Sell solutions, not just goods, to win and retain customers
Posted Monday, June 11 2012 at 18:02
At a recent workshop for entrepreneurs, the facilitator asked a question that we were not supposed to answer until the end of workshop: “What business are you in?”
We all know our business, however, a close look will reveal that many fail due to inability to correctly address this question.
The direct answer is obvious. Because sellers of books, stationery and any other item can easily say so.
To answer the question correctly requires a mental shift so that you see yourself as solution provider rather than a merchandiser.
Think of what value you are giving your customers rather than what you are selling. For instance, if you sell or publish books, you see yourself as a provider of knowledge.
This means in the event that the world becomes paperless due to technological changes you will still be in business.
A publisher should ask: Are my customers really craving printed books or they are looking for a convenient way of getting knowledge and information?
This will help you to think of other ways of selling knowledge conveniently such as e-format.
Another clear example is probably Equity Bank. As they started on their way to success, either by design or by default, they did not define themselves as a banking or building society. They defined themselves as a financial solution provider.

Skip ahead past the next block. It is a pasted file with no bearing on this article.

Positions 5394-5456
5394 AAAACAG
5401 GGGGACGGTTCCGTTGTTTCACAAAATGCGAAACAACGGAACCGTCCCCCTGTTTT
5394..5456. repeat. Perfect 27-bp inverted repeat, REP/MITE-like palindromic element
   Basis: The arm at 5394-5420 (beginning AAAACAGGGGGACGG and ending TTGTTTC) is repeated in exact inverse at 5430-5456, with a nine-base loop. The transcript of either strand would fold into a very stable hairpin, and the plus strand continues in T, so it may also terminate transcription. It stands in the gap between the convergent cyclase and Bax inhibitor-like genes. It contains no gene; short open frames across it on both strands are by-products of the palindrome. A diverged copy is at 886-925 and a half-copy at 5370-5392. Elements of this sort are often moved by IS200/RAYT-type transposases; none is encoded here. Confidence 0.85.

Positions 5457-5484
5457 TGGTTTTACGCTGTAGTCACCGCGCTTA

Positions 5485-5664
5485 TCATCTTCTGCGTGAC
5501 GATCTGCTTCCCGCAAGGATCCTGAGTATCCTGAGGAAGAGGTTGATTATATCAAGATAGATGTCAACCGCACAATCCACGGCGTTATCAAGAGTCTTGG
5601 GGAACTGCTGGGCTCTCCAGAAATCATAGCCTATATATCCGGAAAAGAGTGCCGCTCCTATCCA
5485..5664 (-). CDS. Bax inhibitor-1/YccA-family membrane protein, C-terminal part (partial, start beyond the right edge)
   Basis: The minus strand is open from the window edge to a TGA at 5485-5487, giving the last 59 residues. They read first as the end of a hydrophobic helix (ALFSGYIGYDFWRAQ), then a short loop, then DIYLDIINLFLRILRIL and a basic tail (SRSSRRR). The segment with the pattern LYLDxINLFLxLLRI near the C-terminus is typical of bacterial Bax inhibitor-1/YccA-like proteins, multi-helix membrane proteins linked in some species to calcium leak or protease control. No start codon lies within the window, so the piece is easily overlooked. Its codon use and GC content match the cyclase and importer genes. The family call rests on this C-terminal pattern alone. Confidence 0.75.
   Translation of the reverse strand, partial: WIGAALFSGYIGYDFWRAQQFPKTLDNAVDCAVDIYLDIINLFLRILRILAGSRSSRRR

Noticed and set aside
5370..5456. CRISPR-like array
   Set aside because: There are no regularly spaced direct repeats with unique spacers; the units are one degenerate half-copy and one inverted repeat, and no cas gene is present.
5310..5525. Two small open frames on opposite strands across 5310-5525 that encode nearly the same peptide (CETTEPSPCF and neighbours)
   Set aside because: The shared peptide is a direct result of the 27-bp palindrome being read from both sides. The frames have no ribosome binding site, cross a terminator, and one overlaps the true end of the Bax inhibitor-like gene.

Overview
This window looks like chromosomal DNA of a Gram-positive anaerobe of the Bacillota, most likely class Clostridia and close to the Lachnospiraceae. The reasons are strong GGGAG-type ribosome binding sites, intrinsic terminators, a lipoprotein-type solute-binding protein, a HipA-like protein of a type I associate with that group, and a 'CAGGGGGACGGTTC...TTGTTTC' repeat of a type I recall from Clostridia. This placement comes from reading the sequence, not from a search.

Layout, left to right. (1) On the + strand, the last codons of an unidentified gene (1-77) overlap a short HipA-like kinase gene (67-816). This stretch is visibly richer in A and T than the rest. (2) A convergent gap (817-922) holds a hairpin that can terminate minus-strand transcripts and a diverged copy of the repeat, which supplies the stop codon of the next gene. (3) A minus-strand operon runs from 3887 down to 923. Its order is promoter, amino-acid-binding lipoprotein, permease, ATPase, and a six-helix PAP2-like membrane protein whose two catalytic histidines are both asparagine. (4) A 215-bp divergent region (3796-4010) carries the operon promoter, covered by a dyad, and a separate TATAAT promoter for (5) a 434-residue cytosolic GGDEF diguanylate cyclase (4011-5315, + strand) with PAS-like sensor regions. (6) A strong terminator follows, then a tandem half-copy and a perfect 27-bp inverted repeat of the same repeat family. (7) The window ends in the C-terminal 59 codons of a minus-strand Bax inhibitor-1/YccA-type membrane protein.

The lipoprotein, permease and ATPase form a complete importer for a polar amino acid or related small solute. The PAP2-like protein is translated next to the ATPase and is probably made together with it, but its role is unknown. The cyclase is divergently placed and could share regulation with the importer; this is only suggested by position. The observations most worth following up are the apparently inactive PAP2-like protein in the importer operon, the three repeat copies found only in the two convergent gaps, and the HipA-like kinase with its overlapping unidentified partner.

I remember my teacher telling us one of the characteristics of a current account is that the bank charges ledger fees. Later in life, my first current account was at Equity, without a ledger fee. Up to now, they don’t charge a ledger fees, only transaction fees, unlike other banks.
They didn’t think of themselves as a bank in the ordinary sense. They looked at themselves as providers of financial services to people who were looking for an alternative to costly banking services.
When loaning its customers, it broke the conventional banking rules by using household goods or group solidarity as security.
They did not even look at big players in the industry as their competition. They focused on a different segment — the unbanked or unsatisfied with the mainstream banking.
To answer our big question, you need to look at it from five dimensions.
First, what are you selling? Books are traditionally a means of storing information and passing it to readers.